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Jim Walker: Self-descriptions in seven letters or fewer

Don't Take Me Seriously

Posted: September 16, 2011 1:55 a.m.
Updated: September 16, 2011 1:55 a.m.
 


Each of us has an innate need to be known by others, and others have an innate need to label us. It just helps organize the world.

For example, there was a time when your surname really meant something.

You know, like when “Johnson” meant the “son of John” and the world you interacted with was so small it knew only one John, so thereby knew only you as his son. (And, no, your idiot brother was not known as a Johnson, but, instead, as “Dolt.”)

Similarly, if you were called “Miller,” it was because you ground grain. Anyone called “Baker” baked bread and “Brewer” was, likewise, self-explanatory, but it also doubled for “friend” because, if you were one, everyone wanted to be yours.

“Hey, Johnson, you did remember to invite Brewer to the party, right?”

However, some surnames you received were less than complimentary. If you earned the names Broadgirdle, Hogbreath or, heaven forbid, Blackbottom, you pretty much had to move to a new village.

Of course, if you were wealthy, you could change your rep with PR. You could rent a minstrel to walk ahead of you and sing about your wondrous exploits as you moved to a new hamlet.

“Here arrives brave John, who slew a dragon yon — and was never called Blackbot-tom.”

Now, it would seem that Native Americans and their friends used to have this same sort of thing going on.

For example, we know Stands-with-a-Fist punched somebody out, and it is said Hawkeye was well-known for being the first to find, and hit on, the prettiest girl in any township.

But, somewhere along the way, the world got too large, and there were just too many people for short names to explain things. Should she live today, Stands-with-a-Fist might have to be called something like Stands-with-a-Fist-with-the-Droopy-Eye-and-Pierced-Lip-Who-Used-to-Live-on-Del-Monte-Drive-but-Recently-Suffered-Foreclosure.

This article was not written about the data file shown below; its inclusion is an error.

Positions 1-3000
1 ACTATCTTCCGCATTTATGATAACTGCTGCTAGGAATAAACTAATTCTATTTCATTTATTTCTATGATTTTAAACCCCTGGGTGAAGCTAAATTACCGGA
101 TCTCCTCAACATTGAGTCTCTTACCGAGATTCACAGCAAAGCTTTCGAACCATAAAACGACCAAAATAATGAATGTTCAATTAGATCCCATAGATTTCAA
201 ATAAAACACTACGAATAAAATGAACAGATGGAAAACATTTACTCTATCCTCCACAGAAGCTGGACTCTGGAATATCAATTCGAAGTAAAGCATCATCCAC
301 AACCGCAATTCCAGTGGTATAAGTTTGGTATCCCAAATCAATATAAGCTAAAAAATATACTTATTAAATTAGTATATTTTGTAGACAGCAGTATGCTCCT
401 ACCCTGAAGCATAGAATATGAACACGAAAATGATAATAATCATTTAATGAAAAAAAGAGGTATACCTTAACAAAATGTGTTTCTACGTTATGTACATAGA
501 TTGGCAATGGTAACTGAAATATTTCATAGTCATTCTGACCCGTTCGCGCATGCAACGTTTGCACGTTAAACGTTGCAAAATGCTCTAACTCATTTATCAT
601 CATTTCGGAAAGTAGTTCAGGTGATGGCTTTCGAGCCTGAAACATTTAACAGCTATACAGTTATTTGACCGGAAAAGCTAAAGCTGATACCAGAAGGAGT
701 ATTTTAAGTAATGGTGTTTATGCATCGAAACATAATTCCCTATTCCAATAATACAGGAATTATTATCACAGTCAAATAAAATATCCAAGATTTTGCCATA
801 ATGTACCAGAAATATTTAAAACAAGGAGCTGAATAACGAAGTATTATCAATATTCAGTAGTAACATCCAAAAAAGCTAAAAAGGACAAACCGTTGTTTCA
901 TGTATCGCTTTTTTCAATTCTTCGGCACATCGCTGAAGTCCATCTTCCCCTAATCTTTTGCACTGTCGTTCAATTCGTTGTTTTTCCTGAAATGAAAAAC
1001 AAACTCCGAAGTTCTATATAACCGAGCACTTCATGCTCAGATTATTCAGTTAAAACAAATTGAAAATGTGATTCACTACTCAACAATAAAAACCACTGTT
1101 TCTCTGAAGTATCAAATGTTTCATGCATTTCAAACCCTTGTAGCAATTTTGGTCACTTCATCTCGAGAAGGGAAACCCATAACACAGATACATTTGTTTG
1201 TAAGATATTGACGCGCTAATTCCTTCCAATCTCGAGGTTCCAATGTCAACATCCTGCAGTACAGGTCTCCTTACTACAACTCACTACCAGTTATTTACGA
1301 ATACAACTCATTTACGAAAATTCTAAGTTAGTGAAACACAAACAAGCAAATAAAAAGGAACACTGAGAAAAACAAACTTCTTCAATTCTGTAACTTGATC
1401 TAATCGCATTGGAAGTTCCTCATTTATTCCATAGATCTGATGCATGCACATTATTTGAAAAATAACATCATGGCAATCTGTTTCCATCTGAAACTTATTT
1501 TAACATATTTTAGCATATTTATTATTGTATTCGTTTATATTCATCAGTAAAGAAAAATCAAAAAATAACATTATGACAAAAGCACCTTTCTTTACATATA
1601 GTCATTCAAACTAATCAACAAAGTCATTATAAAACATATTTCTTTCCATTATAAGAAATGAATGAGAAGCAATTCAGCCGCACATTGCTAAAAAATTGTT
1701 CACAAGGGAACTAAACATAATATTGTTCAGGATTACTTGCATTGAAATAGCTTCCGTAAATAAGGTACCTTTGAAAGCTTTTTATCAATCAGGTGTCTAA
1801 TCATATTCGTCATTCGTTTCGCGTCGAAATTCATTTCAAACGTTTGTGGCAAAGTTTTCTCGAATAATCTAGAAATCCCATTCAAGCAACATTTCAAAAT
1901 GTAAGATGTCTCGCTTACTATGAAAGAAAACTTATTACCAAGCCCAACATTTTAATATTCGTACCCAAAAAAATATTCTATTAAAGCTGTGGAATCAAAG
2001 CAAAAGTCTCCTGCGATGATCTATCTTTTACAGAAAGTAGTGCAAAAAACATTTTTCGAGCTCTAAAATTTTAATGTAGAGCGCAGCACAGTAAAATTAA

It would be kind of cumbersome.

So, these days, a short name means nothing and, unless you commit a newsworthy crime or can afford the PR to make the world believe you are no longer Stefani Germanotta, but now Lady Gaga, you fade into the background completely.

But us poor folk do have one option to tell the world what we want it to know about us in a succinct and powerful way.

We get personalized license plates.

These plates say everything in seven letters or fewer. However, we have no control over how others interpret our plates.

So, just for fun, and with apologies to anyone who actually has any of the following license plates, consider:

STRGAZR:  The owner of this plate probably wants us to know he studies the heavens or — awww — has big dreams. However, we could mistakenly infer he watches celebrities through their bedroom windows.

DREMWVR: Could be a Hollywood agent, might interpret dreams for a living — or it’s Gary Wright, hoping someone remembers him.

WTLOSER: She might be a diet guru — but if WT gets interpreted as “what,” she’s really putting herself down.

JSUSLVN: Could be loving Jesus, or a guy with that name who’s a nurse.

ICRCKUP: A comedian, crack addict or a really bad diver. In any case, you’d better not follow too closely.

MUSCMAN: He might be a musician, but he might have graduated from USC, with the USCMAN plate already taken, or he might have a really musky odor — or all of the above.

OPTMIST: Could be a really positive person, or has chosen a new gender.

P84WRD: Might be passing on the help he has received in life or scratching out a living as a writer.

PRNSTAR: No, he works in Accounts Receivable at Princeton University.

I’m just sayin’, it’s easy to confuse things. So when you are choosing your vanity plate letters, your billboard to the world, so to speak, you might want to run your ideas by a few friends before you order.

Comment at jwalker@the-signal.com or Twitter @DontSeriously.

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